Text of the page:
WILLIAM B. PARMELE, of North Adams, prominent in the progress of Western Massachusetts, in connection with the production and distribution of lumber, is bearing an eminently practical part in present day affairs, and as a forward looking executive his work is counting definitely for the general welfare. Mr. Parmele is an able and efficient executive, and his usefulness is well appraised by his success. He is a son of G. N. and M. E. (Speaker) Parmele, both natives and long residents of the State of New York. William B. Parmele was born in East Bloomfield, New York, September 12, 1859. His education was begun in the local schools and completed at Canandaigua Academy, also of this State. Coming to North Adams as a young man, Mr. Parmele associated himself with the S. B. Dibble Lumber Company, and throughout his entire career he has continued with this concern. This is a long and worthy record of consistent purpose and tireless endeavor, and his work has counted largely for the progress and extension of the company’s interests. Beginning in a subordinate capacity and familiarizing himself with the details of the business, Mr. Parmele rose steadily in the organization until he now serves as treasurer of the concern. He is not widely affiliated with affairs, outside the business world, but is a member of the Berkshire Club and attends the First Congregational...Read More
ROBERT JAMES DECKER – When we think of tobacco in its various forms, as cigars, cigarettes or “the pipe that sootheth,” we are apt to think of the Orient, of far and distant lands like Egypt, Greece, Bosnia, or on our Western Hemisphere of Havana, Porto Rico, or of our own product of Virginia, famous the world over. That there is a considerable amount of the fragrant weed grown in our Northern States and distributed by a large industry is a fact known not so widely as it deserves. Among the packers and growers of tobacco in Massachusetts, an important place, both as to bulk of trade and quality of product, is taken by John C. Decker, a native of Hatfield, Massachusetts. John C. Decker, son of Gottlieb Decker, was born in South Deerfield, Massachusetts, May 3, 1855. He received his preliminary education in the public schools of Hatfield and Deerfield, Massachusetts. Until seventeen years of age he worked on his father’s farm and later, as is the custom in his locality, accepted work on other farms by the month. Later he became interested in tobacco raising and when he thought himself justified to translate his knowledge into practice he bought a farm, in 1887, in the village of South Deerfield, where he has raised tobacco ever since. From the year 1880 he has been a packer and grower...Read More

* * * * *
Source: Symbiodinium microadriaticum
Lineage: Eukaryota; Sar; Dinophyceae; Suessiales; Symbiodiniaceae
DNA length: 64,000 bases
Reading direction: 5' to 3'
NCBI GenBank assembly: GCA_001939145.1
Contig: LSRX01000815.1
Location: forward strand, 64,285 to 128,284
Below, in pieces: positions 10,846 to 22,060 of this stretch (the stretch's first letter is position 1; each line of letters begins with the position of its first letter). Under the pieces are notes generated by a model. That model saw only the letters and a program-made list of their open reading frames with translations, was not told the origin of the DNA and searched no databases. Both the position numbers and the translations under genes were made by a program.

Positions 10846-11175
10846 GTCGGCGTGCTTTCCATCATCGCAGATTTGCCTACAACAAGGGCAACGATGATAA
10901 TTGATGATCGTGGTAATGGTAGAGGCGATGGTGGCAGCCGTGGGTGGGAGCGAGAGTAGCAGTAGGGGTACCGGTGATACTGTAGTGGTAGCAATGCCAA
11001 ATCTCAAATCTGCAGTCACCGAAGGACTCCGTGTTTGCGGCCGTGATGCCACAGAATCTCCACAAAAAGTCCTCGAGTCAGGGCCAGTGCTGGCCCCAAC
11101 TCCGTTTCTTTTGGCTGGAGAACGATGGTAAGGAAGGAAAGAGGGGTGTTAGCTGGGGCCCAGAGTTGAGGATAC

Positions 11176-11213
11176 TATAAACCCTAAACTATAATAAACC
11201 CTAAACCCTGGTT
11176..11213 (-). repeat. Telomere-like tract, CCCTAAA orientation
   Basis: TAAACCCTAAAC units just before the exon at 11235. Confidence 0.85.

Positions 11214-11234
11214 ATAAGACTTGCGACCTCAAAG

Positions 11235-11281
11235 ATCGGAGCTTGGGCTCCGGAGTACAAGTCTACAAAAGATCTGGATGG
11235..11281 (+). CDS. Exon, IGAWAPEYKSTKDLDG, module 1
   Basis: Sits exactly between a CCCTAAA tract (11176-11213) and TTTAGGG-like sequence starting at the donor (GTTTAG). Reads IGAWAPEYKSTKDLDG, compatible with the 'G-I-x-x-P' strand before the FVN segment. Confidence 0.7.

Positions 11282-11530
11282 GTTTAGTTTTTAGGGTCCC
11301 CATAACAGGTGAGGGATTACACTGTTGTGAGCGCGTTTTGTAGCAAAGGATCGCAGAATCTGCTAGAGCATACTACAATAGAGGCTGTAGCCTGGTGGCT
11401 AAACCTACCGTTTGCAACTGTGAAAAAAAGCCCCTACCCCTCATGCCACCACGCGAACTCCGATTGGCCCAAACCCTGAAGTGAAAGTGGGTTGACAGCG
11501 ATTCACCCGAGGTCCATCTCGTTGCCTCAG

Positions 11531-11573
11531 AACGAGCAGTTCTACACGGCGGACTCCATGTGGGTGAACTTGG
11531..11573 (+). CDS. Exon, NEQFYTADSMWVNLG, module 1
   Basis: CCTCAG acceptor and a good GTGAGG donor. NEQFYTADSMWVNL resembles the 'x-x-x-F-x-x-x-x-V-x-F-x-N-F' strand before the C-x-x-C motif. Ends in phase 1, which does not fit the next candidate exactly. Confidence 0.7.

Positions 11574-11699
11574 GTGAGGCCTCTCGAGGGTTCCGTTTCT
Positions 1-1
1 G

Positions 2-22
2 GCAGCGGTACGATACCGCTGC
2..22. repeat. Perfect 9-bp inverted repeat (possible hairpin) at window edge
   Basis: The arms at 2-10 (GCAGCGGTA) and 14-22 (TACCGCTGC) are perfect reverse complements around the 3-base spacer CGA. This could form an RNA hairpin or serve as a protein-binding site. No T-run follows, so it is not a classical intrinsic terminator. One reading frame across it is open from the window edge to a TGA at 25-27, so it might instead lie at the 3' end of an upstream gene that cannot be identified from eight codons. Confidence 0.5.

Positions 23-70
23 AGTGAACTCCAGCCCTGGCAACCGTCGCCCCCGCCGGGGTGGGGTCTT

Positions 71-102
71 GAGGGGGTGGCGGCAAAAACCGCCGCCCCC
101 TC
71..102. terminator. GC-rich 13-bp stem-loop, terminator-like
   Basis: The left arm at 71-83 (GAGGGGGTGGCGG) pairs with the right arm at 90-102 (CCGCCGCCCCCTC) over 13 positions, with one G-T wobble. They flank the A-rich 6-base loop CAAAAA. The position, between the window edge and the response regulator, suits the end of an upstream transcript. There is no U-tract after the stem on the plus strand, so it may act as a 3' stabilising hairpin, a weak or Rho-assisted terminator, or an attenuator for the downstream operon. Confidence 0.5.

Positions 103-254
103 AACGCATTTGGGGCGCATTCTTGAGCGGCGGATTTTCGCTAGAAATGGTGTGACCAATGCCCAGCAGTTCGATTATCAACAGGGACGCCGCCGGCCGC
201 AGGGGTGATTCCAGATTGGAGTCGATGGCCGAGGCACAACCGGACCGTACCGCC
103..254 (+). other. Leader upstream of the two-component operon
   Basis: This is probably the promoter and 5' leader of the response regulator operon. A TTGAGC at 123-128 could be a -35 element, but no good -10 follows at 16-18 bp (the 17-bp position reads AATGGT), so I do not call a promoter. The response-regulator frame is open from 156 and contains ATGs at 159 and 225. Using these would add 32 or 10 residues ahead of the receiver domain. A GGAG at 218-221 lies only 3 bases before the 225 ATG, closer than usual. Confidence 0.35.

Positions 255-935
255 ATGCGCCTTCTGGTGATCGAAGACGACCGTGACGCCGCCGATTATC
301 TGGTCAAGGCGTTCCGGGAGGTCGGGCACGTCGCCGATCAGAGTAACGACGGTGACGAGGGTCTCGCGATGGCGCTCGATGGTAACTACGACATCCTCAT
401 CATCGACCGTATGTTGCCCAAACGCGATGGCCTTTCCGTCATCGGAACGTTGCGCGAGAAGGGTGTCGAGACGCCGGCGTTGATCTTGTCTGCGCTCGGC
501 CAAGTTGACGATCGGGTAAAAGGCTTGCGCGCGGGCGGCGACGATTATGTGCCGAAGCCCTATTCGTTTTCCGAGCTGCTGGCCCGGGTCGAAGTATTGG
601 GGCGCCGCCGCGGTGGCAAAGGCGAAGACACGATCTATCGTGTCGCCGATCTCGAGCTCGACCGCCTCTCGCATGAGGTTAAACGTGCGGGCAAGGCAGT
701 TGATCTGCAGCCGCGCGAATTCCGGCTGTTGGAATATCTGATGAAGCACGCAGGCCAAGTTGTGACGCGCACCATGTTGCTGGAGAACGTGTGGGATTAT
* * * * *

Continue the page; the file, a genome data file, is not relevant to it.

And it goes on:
THOMAS FARRELL AHEARN – As the head of the prominent undertaking firm in Northampton with which three generations of his family have now been associated, Mr. Ahearn continues these policies established by the concern at the outset of adopting distinctively modern methods in the exacting usages of his profession, and of meeting the requirements of neighborhood and community in all matters that pertain to thoroughness and excellence in the direction of funerals. With this aim in view, Mr. Ahearn has brought to his aid the practical results of his training in schools and general experience, and his plant is equipped with every convenience for the methodical work of the undertaker of today. of a family known for industry and for able workmanship in their various callings, he is a representative of three generations of the branch of his name who have resided in the western part of the State. (I) James Ahearn, grandfather of Mr. Ahearn and the son of Maurice and Honora Ahearn, was born in Keleagh, County Cork, Ireland, October 2, 1810, and died October 17, 1899, in Sunderland, Massachusetts, where he first settled when he came to the United States in 1852. He then resided at Mount Toby on the Shepherd estate, where he was engaged in preparing lumber. He later removed to the Plumtrees section of Sunderland, where he was a farmer to the time...Read More